Hoping to pave the way for improved treatment options, researchers have found that they can significantly reduce our response to stress.
A team at Tufts University appears to have found an important step in the body's stress reaction, and blocking this step from occurring can significantly reduce the response. The finding may pave the way for improved treatments for depression and anxiety.
The stress cascade is governed by the brain's hypothalamus, which communicates with the pituitary and adrenal glands, which in turn secrete stress hormones like cortisol. Disruptions in this pathway are also connected with problems like postpartum depression, obesity, Cushing's syndrome (hypercortisolism), premenstrual syndrome (PMS), epilepsy, and osteoporosis, according to the study's press release.
Using mice as their subjects, the researchers set out to fill in some of the blanks in the cascade of events that leads to the secretion of the stress hormone coriticosterone (the mouse equivalent to our cortisol). They used brain samples from mice, and tracked the activity of the brain cells that release corticotrophin-releasing hormone (CRH), which ultimately stimulates the secretion of stress hormones.
They discovered that specific "neurosteroids" are needed to bind to receptors on the CRH neurons to activate them, serving as an important early step in the stress response. The team reasoned that disrupting the synthesis of the neurosteroids should significantly reduce the stress response by stopping it almost before it begins.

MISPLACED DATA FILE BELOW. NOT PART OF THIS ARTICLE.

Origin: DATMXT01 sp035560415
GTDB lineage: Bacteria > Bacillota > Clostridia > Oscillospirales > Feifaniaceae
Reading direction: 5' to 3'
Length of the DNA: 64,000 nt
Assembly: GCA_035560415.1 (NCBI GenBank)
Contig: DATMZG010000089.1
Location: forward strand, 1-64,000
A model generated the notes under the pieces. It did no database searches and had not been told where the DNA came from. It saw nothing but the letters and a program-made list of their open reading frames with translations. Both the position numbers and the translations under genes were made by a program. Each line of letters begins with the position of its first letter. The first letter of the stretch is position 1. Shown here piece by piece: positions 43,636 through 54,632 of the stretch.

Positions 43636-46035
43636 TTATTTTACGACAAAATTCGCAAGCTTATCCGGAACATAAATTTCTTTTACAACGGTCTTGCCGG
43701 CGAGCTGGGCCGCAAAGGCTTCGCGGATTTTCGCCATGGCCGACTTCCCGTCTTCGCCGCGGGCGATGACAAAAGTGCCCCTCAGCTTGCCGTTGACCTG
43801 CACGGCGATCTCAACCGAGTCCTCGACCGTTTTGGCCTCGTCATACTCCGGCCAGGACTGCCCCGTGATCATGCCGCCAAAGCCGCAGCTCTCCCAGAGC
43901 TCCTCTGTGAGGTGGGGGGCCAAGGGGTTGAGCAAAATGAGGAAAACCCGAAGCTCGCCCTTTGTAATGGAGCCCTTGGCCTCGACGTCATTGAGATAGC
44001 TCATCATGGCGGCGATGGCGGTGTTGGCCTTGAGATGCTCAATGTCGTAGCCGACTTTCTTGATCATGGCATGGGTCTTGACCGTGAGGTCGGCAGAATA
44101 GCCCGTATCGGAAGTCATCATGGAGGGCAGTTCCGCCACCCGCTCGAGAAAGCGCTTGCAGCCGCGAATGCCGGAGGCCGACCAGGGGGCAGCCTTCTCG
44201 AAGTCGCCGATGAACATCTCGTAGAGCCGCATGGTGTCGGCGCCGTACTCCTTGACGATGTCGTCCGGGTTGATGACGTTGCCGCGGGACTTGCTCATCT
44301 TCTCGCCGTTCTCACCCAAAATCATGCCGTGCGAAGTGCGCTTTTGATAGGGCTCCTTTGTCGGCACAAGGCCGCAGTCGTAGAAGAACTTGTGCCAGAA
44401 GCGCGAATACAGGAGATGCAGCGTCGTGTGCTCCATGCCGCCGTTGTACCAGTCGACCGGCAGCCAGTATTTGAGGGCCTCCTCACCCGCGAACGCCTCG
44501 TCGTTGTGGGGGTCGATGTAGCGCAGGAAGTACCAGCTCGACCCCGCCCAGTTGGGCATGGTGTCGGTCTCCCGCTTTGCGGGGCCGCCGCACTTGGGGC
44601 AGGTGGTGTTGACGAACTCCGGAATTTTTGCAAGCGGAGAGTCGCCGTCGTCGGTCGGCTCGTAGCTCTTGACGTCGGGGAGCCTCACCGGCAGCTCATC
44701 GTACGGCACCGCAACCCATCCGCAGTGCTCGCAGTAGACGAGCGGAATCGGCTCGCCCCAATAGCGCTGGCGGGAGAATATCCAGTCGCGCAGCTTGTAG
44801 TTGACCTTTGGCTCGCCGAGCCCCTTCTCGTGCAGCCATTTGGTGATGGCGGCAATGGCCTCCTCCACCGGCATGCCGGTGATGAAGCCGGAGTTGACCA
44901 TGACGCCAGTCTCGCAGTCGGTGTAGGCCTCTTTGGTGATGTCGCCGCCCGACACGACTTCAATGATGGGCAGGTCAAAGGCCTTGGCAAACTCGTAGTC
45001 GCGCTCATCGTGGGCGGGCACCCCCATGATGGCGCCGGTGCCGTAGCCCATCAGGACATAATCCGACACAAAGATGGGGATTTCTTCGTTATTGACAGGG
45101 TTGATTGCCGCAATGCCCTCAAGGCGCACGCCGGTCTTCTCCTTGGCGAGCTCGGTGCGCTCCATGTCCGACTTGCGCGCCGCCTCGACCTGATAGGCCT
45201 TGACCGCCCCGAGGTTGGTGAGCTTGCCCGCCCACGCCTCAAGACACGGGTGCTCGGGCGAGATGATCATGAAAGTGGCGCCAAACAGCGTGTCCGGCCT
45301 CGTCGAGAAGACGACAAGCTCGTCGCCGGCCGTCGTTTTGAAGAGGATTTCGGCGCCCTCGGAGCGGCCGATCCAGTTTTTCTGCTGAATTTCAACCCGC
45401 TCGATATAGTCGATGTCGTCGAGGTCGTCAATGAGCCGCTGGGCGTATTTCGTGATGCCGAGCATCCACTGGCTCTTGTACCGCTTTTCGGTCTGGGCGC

This is just what they found. When they blocked the neurosteroids' synthesis in live mice, their coriticosterone levels were reduced after stressful situations compared to normal mice. Additionally, if neurosteroid synthesis was halted, the mice did not show anxiety-like behaviors after they had been stressed.
One of the authors, Jamie Maguire, said that the data "suggest that these receptors may be novel targets for control of the stress-control pathway. Our next work will focus on modulating these receptors to treat disorders associated with stress, including epilepsy and depression-like behaviors."
The study is published in The Journal of Neuroscience.
Image: Oleg Golovnev/Shutterstock.
This article originally appeared on TheDoctorWillSeeYouNow.com, an Atlantic partner site.
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